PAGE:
Mod Inspector - Dev Suite

Willkommen in der Transport Fever Community

Welcome to the fan community of Transport Fever and Train Fever, the economic simulators of Urban Games. The community is free for you to share and inform yourself about the game. We cultivate a friendly and objective interaction with each other and our team will be happy to answer any questions you may have.


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We wish you a lot of fun and hope for active participation.

The Team of the Transport-Fever Community

  • UPDATE* - Considering Feedback - I drew back. But, I was having fun with this, so I'm going to just release it anyway.

    - Game Launcher with Quick Settings (Attachment 1)
    - Mod Inspector (Attachment 2)

    • View all Currently Installed Modifications / Their structure / Their Code / Their Assets

    - Burner Plate (Attachment 3)

    • Create a new Mod Folder and auto-generate files
    • Add predefined Functions to Mod Files
    • Import Files / Models and auto-generate resource hierarchy
  • I think I don't need a tool like that (I'm sorry to say that).
    You are trying to Trello,, Winzip, VS Code, TFMM, TPF Model Viewer, TPF Model Editor, GitHub and Model Importer in a jack of all trades programm.

    When you will be finished with all this stuff? Do you have build mods to know what your tool should handle?

    Community Link (Easy Access to TF2 Forums / MessageBoards)
    I have a Browser for this

    Complete Listing of Modifications / Addons for TF2

    Make Mod-Requests and Vote-Up other Requests!
    Modanfragen (Requests)

    Report issues on Modifications and Request Support,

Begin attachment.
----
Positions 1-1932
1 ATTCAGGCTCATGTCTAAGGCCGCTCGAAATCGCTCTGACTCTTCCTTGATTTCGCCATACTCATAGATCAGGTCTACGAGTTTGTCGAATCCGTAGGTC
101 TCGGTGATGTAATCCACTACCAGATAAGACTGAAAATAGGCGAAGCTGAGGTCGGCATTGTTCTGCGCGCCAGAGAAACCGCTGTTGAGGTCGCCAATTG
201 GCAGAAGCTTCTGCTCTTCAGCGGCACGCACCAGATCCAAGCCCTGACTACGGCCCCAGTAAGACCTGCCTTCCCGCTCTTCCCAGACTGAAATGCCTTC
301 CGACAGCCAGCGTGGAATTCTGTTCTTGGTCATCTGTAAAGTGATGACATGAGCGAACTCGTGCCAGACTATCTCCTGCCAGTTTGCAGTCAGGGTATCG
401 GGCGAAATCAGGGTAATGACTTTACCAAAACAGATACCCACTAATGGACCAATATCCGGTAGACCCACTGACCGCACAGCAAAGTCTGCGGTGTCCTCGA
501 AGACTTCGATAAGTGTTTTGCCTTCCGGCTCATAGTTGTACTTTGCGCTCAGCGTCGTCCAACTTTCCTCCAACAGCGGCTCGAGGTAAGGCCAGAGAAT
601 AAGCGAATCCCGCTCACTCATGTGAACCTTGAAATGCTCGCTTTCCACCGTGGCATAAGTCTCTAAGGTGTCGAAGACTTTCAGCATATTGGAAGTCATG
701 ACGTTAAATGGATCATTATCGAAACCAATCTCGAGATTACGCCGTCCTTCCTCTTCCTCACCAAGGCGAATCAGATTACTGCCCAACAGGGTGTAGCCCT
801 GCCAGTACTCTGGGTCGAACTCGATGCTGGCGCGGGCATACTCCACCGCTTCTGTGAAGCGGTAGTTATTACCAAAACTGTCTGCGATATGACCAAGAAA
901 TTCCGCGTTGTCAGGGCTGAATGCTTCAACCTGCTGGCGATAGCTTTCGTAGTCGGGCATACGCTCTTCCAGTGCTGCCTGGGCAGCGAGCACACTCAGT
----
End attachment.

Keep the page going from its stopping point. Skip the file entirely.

Receive Feedback directly & dish-out support when someone reports an issue
    There are lots of tools for that. GitLab, GitHub, Trello, Steam Workshop

    Save all files/code in a compressed file-format until ready to Release
    It needs the same time to compress my mod using 7-Zip as unzip this file to release it on steam workshop

    Analyze your code to find issues with any other indexed releases
    Nice, but it's better to make a VS Code or Notepad++ plugin for it

    Release a test-run to specific people with a key-generator for DL
    1. I don't know how this should work
    2. The Steam Workshop and the Transport-Fever Webdisc already have this feature

  • you never know. Your post has given me a lot of food for thought - I appreciate that

    to throw some responses

    Indexing: (Listing Mods)
    1. Maybe the whole indexing of mods is a bit - redundant. but, IDK...
    2. There are a ton of websites - and if I hated one thing about TF1 - it was finding something special here and not on steam, or on skymods, or tfmods, or the - what was it? - 3 Russian websites (that I had to spend time decoding just to find out what it was I was looking at). Hours... pressing next page and still can't find that one I swore I came across last week but didn't save...